Board member Jernigan said, "I would like to see the water companies advocate rain water (collection) and redirecting water to the aquifers." Mr. Haley said his water company wholeheartedly supports rain water collection. Haley later told the Board Wimberley Water is "sitting on a bucket of water," meaning they currently have a terrific source and supply of groundwater from their wells.

The item was tabled for further analysis and discussion.

We're closing in on our permitted time limit, so we'll end for now and maybe come back with more observations on this wild and crazy meeting. We'll see you at the circus the next time.

Sunday, August 22, 2010

A Question Regarding a PEC Payment to Zachary Hudler

Hudler's engagement provides a convenient example, given his billing of over $12,000 for a little over two months’ work (a period that included Christmas and New Year's), for representing just one PEC employee. Wahlberg's and Calfas's engagements (see attached “Summary”) are almost as good as examples of our managers' (and directors') lack of concern for cost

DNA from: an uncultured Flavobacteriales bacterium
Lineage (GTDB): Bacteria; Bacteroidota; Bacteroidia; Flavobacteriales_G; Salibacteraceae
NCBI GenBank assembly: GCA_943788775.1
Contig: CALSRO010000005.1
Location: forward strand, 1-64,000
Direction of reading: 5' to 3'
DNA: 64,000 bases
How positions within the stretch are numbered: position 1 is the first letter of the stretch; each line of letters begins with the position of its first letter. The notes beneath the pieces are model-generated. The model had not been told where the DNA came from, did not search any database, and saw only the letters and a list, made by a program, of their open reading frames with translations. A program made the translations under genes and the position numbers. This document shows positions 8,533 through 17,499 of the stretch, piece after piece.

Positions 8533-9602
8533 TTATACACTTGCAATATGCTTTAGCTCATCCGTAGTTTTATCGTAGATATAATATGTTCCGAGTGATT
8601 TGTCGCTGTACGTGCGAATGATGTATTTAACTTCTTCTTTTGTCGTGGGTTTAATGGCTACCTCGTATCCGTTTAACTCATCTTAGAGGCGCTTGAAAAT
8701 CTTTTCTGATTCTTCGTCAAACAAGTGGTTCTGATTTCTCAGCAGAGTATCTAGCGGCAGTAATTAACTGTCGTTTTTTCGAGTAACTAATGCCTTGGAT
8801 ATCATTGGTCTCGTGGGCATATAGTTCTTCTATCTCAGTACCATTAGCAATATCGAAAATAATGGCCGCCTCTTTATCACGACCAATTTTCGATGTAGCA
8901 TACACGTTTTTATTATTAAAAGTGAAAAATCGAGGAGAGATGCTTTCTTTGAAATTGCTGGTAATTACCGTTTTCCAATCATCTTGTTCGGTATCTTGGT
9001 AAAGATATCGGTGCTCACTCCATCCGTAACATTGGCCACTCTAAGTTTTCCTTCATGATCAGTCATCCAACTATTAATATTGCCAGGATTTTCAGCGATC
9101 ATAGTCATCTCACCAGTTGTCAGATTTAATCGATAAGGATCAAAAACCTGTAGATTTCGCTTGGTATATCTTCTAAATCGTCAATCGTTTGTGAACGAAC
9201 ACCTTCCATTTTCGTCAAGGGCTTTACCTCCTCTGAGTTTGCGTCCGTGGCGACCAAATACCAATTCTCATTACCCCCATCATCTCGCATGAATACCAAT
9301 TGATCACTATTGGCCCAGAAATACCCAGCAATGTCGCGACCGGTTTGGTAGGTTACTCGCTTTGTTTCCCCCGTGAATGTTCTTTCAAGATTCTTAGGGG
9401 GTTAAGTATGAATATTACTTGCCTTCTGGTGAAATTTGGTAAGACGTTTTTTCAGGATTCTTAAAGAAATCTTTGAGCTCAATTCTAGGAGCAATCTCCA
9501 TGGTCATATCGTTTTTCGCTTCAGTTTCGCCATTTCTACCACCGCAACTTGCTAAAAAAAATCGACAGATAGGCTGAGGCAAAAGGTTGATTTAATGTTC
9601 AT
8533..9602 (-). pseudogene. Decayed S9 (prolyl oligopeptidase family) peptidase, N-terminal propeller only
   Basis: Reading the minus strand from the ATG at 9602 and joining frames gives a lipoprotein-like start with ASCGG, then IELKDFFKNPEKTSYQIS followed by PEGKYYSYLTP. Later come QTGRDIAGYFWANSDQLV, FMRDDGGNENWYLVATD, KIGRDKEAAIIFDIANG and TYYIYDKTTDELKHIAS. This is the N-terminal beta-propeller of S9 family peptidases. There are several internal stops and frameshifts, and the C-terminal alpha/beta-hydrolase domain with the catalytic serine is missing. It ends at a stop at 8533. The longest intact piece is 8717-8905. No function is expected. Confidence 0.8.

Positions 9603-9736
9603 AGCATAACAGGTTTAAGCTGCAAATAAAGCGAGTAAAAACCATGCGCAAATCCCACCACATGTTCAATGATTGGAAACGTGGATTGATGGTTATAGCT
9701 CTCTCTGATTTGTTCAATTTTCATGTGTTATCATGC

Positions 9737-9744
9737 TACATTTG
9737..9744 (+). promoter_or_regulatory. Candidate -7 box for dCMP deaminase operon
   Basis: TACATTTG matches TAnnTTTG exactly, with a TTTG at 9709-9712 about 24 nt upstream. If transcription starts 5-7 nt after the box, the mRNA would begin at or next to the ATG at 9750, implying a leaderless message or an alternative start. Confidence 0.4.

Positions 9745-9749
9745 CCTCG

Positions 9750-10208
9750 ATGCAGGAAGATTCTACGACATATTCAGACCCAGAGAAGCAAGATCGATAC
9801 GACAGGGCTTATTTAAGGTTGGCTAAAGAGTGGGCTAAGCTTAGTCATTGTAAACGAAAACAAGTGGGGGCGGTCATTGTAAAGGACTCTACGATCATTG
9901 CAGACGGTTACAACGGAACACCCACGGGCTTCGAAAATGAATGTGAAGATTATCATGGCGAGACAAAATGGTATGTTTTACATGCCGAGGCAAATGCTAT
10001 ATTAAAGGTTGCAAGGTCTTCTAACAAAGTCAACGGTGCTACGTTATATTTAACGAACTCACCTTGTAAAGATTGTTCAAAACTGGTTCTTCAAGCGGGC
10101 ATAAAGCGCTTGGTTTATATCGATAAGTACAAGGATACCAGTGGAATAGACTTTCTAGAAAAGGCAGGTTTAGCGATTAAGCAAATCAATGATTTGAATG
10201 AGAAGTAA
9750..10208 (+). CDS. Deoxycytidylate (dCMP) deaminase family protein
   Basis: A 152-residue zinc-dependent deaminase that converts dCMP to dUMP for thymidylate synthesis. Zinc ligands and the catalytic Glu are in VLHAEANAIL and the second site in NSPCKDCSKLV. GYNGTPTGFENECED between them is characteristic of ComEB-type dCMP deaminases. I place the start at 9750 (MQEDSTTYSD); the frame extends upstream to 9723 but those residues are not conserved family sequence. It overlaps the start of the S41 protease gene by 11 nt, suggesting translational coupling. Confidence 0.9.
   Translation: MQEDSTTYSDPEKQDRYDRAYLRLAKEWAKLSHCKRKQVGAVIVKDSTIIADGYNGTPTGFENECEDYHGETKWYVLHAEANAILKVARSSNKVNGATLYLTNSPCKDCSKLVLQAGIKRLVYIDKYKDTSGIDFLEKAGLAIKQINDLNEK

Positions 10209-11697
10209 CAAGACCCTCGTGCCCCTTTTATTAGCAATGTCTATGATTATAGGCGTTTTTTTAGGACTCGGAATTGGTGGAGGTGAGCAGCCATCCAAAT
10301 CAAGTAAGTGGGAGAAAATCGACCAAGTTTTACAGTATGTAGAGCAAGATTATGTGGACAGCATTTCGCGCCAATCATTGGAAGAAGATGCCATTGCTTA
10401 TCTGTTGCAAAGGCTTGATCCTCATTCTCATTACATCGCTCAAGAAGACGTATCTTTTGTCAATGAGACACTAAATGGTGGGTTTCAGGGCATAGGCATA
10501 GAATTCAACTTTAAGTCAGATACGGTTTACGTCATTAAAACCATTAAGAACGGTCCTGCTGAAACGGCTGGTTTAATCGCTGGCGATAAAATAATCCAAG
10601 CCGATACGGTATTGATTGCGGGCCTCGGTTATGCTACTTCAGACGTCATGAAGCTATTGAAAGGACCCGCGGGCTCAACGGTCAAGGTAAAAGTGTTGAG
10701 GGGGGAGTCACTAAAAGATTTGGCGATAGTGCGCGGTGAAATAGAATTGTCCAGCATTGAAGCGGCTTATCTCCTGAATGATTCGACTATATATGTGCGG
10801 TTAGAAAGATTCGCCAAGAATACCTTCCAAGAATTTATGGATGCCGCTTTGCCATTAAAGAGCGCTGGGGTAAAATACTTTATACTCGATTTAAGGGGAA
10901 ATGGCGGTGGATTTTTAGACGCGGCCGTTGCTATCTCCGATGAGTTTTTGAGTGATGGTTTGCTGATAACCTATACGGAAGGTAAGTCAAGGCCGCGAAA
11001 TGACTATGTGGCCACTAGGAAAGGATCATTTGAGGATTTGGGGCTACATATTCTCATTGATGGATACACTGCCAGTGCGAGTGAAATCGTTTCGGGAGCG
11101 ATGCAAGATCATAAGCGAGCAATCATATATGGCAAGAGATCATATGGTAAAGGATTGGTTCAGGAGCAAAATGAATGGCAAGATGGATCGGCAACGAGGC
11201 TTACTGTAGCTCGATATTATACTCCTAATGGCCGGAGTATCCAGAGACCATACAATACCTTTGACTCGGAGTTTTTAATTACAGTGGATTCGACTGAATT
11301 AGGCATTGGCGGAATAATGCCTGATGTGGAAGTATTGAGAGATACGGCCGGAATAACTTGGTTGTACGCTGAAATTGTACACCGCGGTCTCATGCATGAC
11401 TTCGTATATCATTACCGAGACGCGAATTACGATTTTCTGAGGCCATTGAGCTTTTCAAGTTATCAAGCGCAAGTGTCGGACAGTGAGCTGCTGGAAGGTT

E-mail from Milton Hawkins to pec4u watchdogs, media and legislators

Editor's Note:
We rarely get an inside look at how our power cooperative, the PEC, spends its money. PEC has a long history of shady management and financial dealings. The Bennie Fuelberg/Bud Burnett days are gone for sure, but vestiges of the old guard remain. Milton Hawkins, a retired English professor, who makes his home in Blanco County near Johns0n City (the headquarters of the PEC), has spent more than two years digging and reporting on the remarkable changes inside and outside the PEC – from the end of the good old boy days to the reforms in governance and management now taking shape. But even now, things are going down that are a cause for concern to ratepayers. In his latest dispatches, Mr. Hawkins raises serious questions about payments for legal services made by PEC in the time leading up to, and during, the criminal investigations that led to the indictments against two former top executives. One of the trials is set to start in November in Fredericksburg.